Upper Chena Dome Flora

Upper Chena Dome Flora
Looking along the gentle ridge along the Upper Chena Dome Trail at about mile-4

I’m again behind on my writing. It’s been a busy week, and it will be a busy weekend, so I’ll make this one quick.

Last Friday, June 7, I hiked the first four miles of the Upper Chena Dome Trail in the Chena River State Recreation Area. The weekend forecast was for hot weather (mid-80s F on Saturday and Sunday), so I wanted to get a decent hike in before the heat set in.

I had partly cloudy skies and a bit warmer than the forecasted 69°F, but it wasn’t bad. A consistent breeze helped keep me cool.

When I arrived, the trailhead was mostly empty. A couple was getting ready to head up Angel Creek on their ATVs, and two other cars were in the lot. The trail was completely dry the whole way, so I never got my shoes wet or muddy.

Despite it being a relatively short hike, about 4 miles one-way, the elevation gain is steady, gaining 3200 feet in about 3.5 of those 4 miles. There wasn’t much diversity in flora until I started nearing the alpine zone. Down in the valley, the only flowers blooming were Labrador tea (Rhododendron tomentosum) and various flowers of berry subshrubs.

The flowers of Labrador tea (Rhododendron tomentosum)
The small, bell-shaped flowers of the bog bilberry (Vaccinium uliginiosum)

Immediately below the treeline, the ground cover was greener, and the forest floor was littered with arctic lupines (Lupinus arcticus).

Arctic lupine (Lupinus arcticus)

The trail becomes much rockier at the tree line, with some rock outcroppings. The terrain becomes gravelly, and the views are outstanding.



The view immediately above the treeline. I sat down my bag down here and photographed eight different species of flowers within five feet of my pack! (photos below)
Alpine azalea (Kalmia procumbens)
Blackish oxytrope (Oxytropis nigrescens)
Eightpetal mountain avens (Dryas octopetala)
The female flowers of Fries’ pussytoes (Antennaria friesiana)
Narcissus anemone (Anemone narcissiflora)
I’m about 90% certain this is Bigelow’s sedge (Carex bigelowii). It is for sure one of the true sedges (genus Carex).
Arctic stitchwort or arctic sandwort (Minuartia arctica)
Female catkins of arctic willow (Salix arctica)

There were possibly numerous species of other dwarf willows, which I haven’t gotten around to editing photos or identifying.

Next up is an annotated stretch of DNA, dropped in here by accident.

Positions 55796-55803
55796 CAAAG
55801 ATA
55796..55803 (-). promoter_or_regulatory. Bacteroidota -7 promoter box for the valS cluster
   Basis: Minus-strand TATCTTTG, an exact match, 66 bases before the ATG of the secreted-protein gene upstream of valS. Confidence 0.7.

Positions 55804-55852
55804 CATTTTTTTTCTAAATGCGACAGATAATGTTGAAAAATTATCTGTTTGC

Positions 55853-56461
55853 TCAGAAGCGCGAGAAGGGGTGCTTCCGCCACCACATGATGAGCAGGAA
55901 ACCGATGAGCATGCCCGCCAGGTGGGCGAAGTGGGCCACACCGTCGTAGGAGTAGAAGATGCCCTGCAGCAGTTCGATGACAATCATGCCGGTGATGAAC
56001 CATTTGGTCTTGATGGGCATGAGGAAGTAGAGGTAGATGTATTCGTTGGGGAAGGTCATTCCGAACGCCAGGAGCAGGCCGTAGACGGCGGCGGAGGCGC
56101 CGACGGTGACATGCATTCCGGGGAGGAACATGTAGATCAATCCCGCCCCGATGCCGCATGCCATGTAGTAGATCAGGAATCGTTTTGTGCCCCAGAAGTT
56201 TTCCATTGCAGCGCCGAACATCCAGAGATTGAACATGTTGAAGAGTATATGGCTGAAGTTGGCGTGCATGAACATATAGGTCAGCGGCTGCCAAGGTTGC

So far, all species are incredibly common, and I’ve seen them in many other areas I hiked earlier this spring. As I pressed on, I encountered a few rarer species, including two I had not yet seen.

The first new species for me – Apetalous catchfly (Silene uralensis ssp. uralensis)
Apetalous catchfly (Silene uralensis ssp. uralensis)
Arctic lupines and eightpetal mountain avens in the tundra
The scenery up here was incredible!
Bluff cinquefoil in the rock outcroppings (Potentilla arenosa)
Pincushion plant (Diapensia obovata)
Porcupine River thimbleweed (Pulsatilla multiceps)

That about wraps up the species that bloomed last week on this part of the trail. I didn’t include a few others because they weren’t flowering yet. This was definitely a reminder to spend some time looking down. Many of these species would have very easily been missed if I hadn’t taken my time to wander the tundra slowly. Some of them I only saw when I knelt down to photograph a different flower.

That’s all for now. Hopefully, I’ll have some more photos to share over the next few days. As I said earlier, it was a busy week with work, but I have found a few new species near the house and the gym I’m currently writing articles on. Enjoy a few more landscapes from the Upper Chena Dome Trail!

Looking down the gentle ridge. Angel Rocks is visible center-left on the other side of the Chena River Valley
Incredible blue skies!
The Alaska Range visible on the horizon
Burly trees

More Trip Reports

Slideshow – June 7, 2024

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